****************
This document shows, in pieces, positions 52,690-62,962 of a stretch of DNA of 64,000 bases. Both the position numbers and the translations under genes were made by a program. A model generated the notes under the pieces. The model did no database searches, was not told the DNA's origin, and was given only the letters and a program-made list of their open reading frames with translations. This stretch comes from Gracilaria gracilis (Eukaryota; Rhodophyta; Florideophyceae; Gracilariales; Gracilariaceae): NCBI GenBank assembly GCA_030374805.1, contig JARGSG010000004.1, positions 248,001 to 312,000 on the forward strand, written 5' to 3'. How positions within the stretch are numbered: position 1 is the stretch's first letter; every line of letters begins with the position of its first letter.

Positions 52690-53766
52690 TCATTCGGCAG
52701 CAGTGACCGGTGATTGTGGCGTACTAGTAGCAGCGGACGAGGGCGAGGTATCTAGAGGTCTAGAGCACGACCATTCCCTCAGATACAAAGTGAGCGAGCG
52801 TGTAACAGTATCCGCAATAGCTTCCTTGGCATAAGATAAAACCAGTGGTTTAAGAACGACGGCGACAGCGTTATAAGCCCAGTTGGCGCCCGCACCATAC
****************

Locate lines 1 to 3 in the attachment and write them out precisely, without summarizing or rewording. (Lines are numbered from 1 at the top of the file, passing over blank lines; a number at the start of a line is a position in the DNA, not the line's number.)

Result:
This document shows, in pieces, positions 52,690-62,962 of a stretch of DNA of 64,000 bases. Both the position numbers and the translations under genes were made by a program. A model generated the notes under the pieces. The model did no database searches, was not told the DNA's origin, and was given only the letters and a program-made list of their open reading frames with translations. This stretch comes from Gracilaria gracilis (Eukaryota; Rhodophyta; Florideophyceae; Gracilariales; Gracilariaceae): NCBI GenBank assembly GCA_030374805.1, contig JARGSG010000004.1, positions 248,001 to 312,000 on the forward strand, written 5' to 3'. How positions within the stretch are numbered: position 1 is the stretch's first letter; every line of letters begins with the position of its first letter.

Positions 52690-53766
52690 TCATTCGGCAG